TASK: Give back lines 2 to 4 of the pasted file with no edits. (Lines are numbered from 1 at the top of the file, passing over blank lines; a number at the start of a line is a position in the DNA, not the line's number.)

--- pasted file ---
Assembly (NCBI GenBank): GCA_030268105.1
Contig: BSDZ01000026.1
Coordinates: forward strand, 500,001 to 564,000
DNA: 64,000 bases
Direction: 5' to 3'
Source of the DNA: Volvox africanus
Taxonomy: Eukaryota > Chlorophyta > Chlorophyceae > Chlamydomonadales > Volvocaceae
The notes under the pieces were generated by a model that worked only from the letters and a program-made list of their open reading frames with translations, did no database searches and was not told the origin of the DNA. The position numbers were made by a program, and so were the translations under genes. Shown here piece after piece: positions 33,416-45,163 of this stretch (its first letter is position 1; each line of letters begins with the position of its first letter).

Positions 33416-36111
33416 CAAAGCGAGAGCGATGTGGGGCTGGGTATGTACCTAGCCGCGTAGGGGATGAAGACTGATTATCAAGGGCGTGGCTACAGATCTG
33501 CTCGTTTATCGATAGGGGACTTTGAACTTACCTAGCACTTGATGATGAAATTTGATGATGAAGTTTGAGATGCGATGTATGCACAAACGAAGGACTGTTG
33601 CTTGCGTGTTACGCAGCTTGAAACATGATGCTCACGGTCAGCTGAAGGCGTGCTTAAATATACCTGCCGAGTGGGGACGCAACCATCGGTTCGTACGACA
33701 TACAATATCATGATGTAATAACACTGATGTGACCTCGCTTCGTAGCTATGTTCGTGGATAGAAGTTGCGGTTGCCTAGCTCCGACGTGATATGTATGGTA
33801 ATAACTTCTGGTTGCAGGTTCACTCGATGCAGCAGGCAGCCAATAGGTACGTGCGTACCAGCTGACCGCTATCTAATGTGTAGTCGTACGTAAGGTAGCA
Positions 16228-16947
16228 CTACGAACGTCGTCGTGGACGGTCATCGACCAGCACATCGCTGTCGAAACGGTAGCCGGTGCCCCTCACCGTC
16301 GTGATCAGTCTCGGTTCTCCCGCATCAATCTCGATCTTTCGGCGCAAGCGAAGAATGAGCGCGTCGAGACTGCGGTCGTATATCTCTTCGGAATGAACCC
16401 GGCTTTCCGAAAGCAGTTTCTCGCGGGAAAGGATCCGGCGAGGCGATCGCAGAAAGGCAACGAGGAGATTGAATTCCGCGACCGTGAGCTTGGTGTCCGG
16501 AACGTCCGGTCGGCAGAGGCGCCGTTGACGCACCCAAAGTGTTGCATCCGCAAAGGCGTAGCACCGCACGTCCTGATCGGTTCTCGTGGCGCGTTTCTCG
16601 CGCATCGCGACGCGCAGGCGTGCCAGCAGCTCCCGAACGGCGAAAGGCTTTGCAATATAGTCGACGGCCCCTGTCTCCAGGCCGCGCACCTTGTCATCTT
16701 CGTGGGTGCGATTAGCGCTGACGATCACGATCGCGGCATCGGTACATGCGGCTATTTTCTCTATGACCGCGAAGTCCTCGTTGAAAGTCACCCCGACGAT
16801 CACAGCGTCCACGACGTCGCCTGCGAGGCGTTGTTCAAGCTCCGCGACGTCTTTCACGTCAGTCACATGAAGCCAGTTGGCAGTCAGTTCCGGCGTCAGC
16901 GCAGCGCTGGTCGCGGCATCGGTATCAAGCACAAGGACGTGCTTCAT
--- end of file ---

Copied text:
Contig: BSDZ01000026.1
Coordinates: forward strand, 500,001 to 564,000
DNA: 64,000 bases